This story was originally published in Builder.
Some of us don't have the rather exclusive privilege of living inside Entekra founder, ceo, and force-field of physics Gerry McCaughey's skin right now. So, we can think of good, sound reasons a very low single digit percentage of homes is built off-site in factories rather than on the job site, where most of home building builds in North America after, lo, these many, many decades.
Economists, academics, consultants, and analysts talk a good game about disruption, innovation, and transformation. Real estate investors, developers, and builders live and die based on where their bets lie, and have learned, over time, to beware the undertow of hype.
We happen to find ourselves on the side of believing this year--and especially the next few years that will serve as a proof-case for what happens to offsite during an almost inevitable downturn--off-site is not hype. If you take a look at Whelan Advisory, LLC, founder and ceo Margaret Whelan's presentation from the recent Bloomberg Intelligence/MetroStudy 2018 Homebuilding Investor Summit in New York, you'll see why we're thinking the off-site economic, investment, business, and operational case is so strong.
It's also understandable why builders are constitutionally so hesitant to fully embrace it.
Economics, academics, consultants, and analysts point to crystal clear and compelling data on site-build residential construction's lagging economic productivity rates, its intensifying human skilled labor capacity constraint, its propensity to lose--or waste--time, materials, money, inventory-turn opportunity, its compromised quality in outdoor working conditions, its less-precise and therefore more-error prone measures and construction details, its more dangerous construction process, and its, by and large, poorer performing house.
Real estate investors, developers, and builders live these realities, every day, and their business models solve for them, and their guts still tell them, "don't get sucked into the hype cycle."
Outsiders, experts from overseas markets, insurgents, Silicon Valley-style tech upstarts, and a few tiny niched endemic players--and a strategically poised, precisely positioned giant, Clayton Homes--are raising a ruckus right now about off-site, modular, automation, robotics, 3D-printing, all amounting to a profound, convulsive, shocking change to the way residential property goes vertical.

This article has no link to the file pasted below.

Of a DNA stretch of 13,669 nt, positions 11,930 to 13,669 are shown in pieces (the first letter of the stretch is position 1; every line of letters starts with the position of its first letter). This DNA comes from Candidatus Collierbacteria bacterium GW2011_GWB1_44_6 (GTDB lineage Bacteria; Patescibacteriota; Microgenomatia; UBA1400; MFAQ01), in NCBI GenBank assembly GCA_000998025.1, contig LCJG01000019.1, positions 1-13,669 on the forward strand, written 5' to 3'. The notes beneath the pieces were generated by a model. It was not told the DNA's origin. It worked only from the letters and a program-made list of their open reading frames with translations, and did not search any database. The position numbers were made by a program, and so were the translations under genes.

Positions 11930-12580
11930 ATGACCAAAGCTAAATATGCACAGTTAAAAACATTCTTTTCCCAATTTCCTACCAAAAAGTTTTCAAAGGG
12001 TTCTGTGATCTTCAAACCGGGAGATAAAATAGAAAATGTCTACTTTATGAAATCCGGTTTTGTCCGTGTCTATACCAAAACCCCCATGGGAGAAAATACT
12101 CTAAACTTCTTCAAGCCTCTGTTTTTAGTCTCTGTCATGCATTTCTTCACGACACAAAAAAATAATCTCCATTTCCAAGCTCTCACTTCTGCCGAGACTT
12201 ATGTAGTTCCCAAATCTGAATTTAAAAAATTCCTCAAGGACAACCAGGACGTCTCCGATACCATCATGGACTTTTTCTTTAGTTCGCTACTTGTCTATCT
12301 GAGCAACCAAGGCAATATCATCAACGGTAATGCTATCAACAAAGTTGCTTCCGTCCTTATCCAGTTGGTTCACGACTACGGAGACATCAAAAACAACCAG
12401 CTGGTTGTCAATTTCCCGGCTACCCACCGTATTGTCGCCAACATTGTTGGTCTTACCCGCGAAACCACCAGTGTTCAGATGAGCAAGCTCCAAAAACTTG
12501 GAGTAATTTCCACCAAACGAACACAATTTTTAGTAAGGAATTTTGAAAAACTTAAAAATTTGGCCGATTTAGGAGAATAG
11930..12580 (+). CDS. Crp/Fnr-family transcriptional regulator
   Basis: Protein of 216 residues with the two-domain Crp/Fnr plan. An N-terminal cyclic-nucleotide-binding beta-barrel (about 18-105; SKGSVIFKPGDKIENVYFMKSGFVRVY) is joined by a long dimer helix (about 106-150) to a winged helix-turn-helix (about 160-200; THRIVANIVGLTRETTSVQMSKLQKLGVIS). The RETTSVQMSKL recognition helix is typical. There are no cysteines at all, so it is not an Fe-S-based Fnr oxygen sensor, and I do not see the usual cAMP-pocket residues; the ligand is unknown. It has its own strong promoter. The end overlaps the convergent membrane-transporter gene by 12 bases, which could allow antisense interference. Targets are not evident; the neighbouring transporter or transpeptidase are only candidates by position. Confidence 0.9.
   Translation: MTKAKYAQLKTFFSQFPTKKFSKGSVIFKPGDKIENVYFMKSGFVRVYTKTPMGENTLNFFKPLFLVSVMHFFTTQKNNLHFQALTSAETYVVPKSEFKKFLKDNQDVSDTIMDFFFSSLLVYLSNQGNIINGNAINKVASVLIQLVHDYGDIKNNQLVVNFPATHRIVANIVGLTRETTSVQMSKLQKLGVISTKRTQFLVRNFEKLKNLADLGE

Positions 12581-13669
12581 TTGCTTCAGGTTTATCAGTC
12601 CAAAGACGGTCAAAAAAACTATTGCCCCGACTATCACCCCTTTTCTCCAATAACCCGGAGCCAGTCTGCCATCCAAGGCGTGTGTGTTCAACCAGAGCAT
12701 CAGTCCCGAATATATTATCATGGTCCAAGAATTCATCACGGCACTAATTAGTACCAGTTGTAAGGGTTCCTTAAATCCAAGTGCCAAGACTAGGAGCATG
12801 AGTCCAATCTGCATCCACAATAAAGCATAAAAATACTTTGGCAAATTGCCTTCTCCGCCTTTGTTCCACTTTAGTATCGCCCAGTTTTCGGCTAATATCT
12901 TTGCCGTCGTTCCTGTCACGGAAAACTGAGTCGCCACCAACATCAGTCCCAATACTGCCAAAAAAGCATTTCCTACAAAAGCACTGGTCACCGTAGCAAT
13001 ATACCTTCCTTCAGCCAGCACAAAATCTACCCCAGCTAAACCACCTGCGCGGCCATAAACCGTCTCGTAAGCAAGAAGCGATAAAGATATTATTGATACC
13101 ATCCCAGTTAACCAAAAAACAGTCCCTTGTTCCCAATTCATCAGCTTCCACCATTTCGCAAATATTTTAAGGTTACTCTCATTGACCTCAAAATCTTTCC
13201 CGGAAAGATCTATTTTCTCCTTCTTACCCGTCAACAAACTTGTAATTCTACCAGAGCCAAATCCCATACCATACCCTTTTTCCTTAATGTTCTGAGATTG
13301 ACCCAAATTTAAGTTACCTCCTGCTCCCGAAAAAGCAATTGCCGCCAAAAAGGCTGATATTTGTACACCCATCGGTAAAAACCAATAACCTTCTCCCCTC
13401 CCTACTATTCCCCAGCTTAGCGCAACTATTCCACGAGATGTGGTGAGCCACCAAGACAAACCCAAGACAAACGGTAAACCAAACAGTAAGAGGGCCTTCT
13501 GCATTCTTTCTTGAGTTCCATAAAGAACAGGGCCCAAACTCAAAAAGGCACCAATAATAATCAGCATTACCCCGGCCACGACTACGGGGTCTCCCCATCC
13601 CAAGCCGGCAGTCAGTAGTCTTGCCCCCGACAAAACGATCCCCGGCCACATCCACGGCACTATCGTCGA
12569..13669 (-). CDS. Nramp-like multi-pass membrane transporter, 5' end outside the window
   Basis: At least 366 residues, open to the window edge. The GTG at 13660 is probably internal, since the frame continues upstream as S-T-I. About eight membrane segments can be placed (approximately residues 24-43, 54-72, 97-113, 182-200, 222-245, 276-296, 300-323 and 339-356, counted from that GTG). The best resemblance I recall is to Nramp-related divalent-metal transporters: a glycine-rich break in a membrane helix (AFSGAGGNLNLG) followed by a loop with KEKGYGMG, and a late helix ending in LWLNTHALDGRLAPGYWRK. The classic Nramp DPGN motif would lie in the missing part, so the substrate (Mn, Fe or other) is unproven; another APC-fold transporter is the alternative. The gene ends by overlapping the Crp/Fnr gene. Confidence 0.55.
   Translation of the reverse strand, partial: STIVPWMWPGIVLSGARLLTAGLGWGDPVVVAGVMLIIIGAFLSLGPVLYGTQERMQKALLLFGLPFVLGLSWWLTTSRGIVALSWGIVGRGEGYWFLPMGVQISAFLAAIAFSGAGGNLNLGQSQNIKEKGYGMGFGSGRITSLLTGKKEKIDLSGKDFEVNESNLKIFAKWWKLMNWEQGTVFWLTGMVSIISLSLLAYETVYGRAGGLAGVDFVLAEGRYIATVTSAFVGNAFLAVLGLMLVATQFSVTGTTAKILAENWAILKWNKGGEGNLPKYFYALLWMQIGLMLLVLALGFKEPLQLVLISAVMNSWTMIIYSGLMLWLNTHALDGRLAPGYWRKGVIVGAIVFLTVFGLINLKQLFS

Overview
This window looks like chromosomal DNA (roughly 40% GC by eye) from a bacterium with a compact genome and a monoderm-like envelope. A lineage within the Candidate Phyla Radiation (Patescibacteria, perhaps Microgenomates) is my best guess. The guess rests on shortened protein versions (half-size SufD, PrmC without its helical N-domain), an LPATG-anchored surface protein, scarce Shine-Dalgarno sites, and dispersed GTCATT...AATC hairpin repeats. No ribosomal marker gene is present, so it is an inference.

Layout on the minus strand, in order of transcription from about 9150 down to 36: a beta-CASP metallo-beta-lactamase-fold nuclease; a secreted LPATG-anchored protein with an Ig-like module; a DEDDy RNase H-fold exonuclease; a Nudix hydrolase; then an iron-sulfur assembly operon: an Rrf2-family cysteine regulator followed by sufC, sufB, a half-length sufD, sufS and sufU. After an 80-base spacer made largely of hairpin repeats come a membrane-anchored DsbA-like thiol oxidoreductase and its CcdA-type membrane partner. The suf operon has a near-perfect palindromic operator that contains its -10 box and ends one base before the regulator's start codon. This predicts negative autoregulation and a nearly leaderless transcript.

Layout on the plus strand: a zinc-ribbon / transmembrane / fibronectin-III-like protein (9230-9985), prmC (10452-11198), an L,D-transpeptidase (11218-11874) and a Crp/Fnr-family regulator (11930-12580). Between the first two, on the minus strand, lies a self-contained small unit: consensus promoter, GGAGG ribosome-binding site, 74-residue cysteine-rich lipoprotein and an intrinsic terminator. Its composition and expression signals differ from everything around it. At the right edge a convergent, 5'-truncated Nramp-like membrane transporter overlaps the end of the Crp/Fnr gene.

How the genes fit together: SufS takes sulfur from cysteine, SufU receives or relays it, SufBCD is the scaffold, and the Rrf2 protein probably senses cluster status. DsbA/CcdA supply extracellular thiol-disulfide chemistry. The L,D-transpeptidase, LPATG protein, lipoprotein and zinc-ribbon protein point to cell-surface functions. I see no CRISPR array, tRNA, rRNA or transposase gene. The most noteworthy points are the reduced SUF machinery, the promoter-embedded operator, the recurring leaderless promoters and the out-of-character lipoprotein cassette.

Half to 60% of the cost and price of single-family homes is in construction, materials, products, labor, time, and management.
And what's No. 1 on the minds of most of America's biggest home building enterprise strategists right now, especially as it-could-go-either-way signals are flashing across the 2019 horizon?
Land. Yes, real estate. That's because most builders, at heart--and in their pocketbooks--are in the business of land investment.
Automation and factories and pre-fab and panelization and modularity and componentization and modernization have come and gone, and come again and gone again, and now, to so many wizened, time-tested, understandably skeptical builders, the re-emergence of talk about whiz-bang techniques and practices off the job site sounds like deja-vu all over again.
Just like Big Data and Artificial Intelligence keep on sounding like a Siren's Song to businesses and scientists and policymakers everywhere, offsite construction processes and solutions sound, to most builders, like all they need to do is wait for one little downturn in the housing cycle for it all to go away, leaving them to do things the way they've always done them. The ways that work, through down cycles, up cycles, and in-between cycles.
Clearly, the physical and geographical infrastructure, the capital investment flow, a greater propensity among channel players to strategically venture with builders, the experience and know-how, the operational workflows to simplify and streamline materials procurement, the labor cost, and start-to-completion cycles, as well as the construction-as-a-service value stream business models now dot the U.S. map.
What's more, an irreversibly shrinking human construction workforce, highly volatile input materials pricing, and ever-higher hurdles of building code, energy-, and water-performance compliance are all widening the gap between what legacy building practices can accomplish and sustainable business performance.
We've begun to see two of the nation's biggest builders--Lennar and D.R. Horton--take huge strides towards rewiring themselves from the inside out. They're trying--successfully--to reroute core capital outlays from real estate bets into consumer value wins. What that means is that they understand that their own resilience as organizations depends on commitment, investment, and improvement in making connections, the user experience, and value-building with home buyers the be-all and end-all of their capital, operational, and marketing models.
One of the most important "lessons learned" from the early-stages of off-site's business validation period during the past 24 months is that it's not a bolt-on workflow component. Intuitively, it may seem like it is, but unless a business backs up to the earliest stages of its business model strategy--from capital deployment and land strategy to development, design, etc., the off-site factory part of operations will never make financial or operational sense.
We're fortunate to have Margaret Whelan as part of our Hive line-up of speakers, and by coming to hear her take on how capital investment need for yield is driving changes in how the building, development, and construction management value stream will work, you'll get a whole new, fresh sense of technology's role in the present and future of housing.
This story was originally published in Builder.